New Haven
Where new plays become New York hits

From the March 26, 2001 Issue of New York

For much of the last century, New Haven was a storied birthing place for Broadway shows (1943: Oklahoma!). In the mid-sixties, however, two nonprofit companies emerged that didn't have New York on their minds: the Long Wharf Theatre, in 1965, and, a year later, the Yale Repertory Theatre. Of course, New York still took notice; Yale gave us Wendy Wasserstein, Christopher Durang, Paul Newman, and Sigourney Weaver, just for starters; the Long Wharf gave Amanda Peet and John Lithgow their first big breaks and staged the premiere of Margaret Edson's Pulitzer winner and current HBO offering, Wit. These days, you can also strike performance gold at the Yale Cabaret, a tiny, underground haunt where the next David Duchovny, Frances McDormand, or Meryl Streep may be singing on your table -- or serving you a cup of green-tea ice cream. Before you feed your theater jones, check in at the Three Chimneys Inn, a nineteenth-century mansion turned bed-and-breakfast, where each room has a canopy or four-poster bed and complimentary port and sherry. Then grab empanadas and seviche at the nuevo-Latino hot spot Roomba, or hit Wooster Street -- New Haven's little Italy -- to settle the age-old debate of whether Sally's or Pepe's makes America's best brick-oven pizza.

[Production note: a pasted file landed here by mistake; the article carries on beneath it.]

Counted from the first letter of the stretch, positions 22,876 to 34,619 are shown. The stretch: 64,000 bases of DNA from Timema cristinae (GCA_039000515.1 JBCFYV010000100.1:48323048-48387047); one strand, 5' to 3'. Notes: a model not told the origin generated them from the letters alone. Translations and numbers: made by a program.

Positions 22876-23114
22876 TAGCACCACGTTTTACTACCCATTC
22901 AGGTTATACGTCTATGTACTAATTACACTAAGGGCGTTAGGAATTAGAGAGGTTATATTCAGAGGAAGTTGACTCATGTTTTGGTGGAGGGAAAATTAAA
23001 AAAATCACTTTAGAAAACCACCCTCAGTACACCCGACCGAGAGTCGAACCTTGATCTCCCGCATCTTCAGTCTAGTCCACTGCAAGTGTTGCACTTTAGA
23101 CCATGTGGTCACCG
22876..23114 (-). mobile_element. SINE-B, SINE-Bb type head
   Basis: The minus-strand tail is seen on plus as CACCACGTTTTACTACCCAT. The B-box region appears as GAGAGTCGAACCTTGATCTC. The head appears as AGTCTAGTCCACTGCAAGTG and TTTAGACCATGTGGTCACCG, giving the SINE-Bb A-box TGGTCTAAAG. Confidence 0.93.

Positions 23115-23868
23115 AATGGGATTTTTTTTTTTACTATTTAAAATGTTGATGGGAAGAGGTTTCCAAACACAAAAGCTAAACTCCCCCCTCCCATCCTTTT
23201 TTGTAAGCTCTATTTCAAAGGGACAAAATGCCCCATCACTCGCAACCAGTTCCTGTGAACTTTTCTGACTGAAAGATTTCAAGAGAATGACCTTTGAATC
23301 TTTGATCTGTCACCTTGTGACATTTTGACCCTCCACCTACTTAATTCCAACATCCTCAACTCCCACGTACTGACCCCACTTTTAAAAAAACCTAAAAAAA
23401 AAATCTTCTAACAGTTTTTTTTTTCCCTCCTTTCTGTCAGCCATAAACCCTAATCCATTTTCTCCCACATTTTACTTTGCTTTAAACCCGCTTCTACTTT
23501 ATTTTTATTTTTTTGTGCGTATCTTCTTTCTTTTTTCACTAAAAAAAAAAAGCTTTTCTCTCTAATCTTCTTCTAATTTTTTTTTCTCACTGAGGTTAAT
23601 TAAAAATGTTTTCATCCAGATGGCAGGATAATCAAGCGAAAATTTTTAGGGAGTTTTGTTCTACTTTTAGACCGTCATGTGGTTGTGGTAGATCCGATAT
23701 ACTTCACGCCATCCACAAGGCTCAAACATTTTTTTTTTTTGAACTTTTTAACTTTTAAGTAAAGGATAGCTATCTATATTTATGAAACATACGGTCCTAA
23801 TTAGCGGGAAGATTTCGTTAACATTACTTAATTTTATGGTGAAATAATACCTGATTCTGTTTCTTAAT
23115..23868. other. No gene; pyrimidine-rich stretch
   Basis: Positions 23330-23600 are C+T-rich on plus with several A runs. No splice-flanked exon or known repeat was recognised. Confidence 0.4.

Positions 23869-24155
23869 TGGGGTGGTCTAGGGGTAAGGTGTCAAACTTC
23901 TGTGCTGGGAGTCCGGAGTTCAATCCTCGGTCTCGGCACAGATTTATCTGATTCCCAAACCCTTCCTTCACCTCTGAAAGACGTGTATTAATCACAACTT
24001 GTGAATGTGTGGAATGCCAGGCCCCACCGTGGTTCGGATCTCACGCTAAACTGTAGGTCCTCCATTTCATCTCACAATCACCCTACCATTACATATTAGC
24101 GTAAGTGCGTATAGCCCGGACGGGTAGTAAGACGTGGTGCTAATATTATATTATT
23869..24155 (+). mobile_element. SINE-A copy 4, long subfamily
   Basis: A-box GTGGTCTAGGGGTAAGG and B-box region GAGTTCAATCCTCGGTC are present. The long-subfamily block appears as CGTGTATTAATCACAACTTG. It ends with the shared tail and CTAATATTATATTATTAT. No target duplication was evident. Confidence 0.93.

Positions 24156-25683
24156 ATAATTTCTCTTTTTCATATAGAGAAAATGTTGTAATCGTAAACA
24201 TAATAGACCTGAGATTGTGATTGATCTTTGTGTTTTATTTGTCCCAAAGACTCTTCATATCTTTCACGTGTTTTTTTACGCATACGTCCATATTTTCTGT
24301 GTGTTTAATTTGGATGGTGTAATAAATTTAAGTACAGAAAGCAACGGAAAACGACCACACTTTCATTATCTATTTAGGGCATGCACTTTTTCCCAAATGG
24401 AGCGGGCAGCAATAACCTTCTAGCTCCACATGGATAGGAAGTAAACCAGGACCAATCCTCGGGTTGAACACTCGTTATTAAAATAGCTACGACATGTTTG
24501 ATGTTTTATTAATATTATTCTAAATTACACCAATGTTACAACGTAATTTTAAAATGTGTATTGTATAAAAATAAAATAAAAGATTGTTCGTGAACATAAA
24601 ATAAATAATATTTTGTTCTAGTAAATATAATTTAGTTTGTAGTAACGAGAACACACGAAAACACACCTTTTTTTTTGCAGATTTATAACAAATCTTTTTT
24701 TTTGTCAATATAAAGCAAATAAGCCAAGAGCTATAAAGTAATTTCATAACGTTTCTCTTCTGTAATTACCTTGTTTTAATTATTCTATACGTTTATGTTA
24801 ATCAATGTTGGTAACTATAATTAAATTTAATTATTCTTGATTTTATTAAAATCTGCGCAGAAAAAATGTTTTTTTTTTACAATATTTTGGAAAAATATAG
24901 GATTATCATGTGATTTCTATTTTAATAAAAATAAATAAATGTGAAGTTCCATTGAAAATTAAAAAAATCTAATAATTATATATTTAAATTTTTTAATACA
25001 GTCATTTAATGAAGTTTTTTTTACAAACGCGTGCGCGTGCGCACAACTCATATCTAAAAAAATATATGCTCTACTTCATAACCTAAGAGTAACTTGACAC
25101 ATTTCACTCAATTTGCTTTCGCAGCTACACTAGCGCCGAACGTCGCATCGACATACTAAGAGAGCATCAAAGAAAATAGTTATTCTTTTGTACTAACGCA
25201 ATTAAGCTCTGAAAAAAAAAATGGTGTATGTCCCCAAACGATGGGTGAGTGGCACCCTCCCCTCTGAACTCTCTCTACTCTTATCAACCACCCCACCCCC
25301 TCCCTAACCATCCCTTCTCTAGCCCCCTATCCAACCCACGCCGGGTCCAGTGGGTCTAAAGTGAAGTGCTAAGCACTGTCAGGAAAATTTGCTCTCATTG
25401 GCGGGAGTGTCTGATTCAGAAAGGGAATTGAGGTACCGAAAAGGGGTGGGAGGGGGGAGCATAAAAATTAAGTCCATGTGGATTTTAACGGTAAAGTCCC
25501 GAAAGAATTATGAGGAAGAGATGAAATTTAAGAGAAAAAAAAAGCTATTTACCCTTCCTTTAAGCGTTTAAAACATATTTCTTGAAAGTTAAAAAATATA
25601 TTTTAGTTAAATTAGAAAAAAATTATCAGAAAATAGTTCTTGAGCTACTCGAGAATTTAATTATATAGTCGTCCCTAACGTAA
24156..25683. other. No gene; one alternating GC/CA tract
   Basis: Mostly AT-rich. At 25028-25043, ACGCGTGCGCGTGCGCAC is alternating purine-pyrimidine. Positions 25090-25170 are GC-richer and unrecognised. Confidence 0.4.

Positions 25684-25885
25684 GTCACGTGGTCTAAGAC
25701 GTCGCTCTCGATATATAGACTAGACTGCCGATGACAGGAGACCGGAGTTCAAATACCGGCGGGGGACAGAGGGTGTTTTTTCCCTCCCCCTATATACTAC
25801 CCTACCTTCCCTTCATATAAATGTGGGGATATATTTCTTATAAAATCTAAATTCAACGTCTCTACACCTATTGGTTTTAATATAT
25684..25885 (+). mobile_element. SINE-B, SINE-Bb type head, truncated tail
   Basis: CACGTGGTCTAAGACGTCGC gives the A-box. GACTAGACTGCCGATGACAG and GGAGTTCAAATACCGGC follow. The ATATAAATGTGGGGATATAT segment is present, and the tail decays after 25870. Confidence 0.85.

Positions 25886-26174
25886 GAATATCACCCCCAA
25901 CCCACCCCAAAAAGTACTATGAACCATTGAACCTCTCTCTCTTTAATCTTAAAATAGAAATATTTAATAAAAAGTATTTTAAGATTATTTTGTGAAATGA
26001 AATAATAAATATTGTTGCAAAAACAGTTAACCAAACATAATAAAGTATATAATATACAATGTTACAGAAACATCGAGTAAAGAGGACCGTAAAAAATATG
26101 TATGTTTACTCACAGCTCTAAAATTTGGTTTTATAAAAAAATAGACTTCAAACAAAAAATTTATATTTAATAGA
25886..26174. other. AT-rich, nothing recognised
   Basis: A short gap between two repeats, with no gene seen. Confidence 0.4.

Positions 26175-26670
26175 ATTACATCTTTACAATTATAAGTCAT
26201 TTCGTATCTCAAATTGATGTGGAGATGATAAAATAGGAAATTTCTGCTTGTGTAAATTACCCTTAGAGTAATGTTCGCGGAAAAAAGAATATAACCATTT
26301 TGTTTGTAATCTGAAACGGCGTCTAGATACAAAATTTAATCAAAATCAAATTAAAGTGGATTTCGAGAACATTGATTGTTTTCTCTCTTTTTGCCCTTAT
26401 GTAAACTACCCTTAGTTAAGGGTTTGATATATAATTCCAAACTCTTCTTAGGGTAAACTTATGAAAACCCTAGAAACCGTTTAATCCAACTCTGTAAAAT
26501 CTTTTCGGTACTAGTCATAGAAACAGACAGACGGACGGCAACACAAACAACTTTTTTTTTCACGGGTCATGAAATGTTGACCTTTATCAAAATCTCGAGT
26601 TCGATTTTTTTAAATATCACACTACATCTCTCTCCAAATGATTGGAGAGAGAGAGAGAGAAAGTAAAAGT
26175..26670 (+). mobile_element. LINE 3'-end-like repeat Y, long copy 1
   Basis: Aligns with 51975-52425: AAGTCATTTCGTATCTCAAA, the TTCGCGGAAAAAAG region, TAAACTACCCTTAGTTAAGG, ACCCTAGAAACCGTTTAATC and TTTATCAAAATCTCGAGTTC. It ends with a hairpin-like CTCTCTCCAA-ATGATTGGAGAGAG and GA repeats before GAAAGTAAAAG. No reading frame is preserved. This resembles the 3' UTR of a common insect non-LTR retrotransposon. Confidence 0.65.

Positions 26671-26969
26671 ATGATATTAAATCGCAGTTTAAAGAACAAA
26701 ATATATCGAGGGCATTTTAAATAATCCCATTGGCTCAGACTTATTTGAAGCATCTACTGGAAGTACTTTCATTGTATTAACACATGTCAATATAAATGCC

Long Wharf Theatre, 800-782-8497; Yale Repertory Theatre, 203-432-1234; Three Chimneys Inn, 800-443-1554 (rooms are $180; ask for No. 14 or No. 32); Roomba, 203-562-7666; Sally's, 203-624-5271; Pepe's, 203-865-5762. For information on Yale facilities and events, go to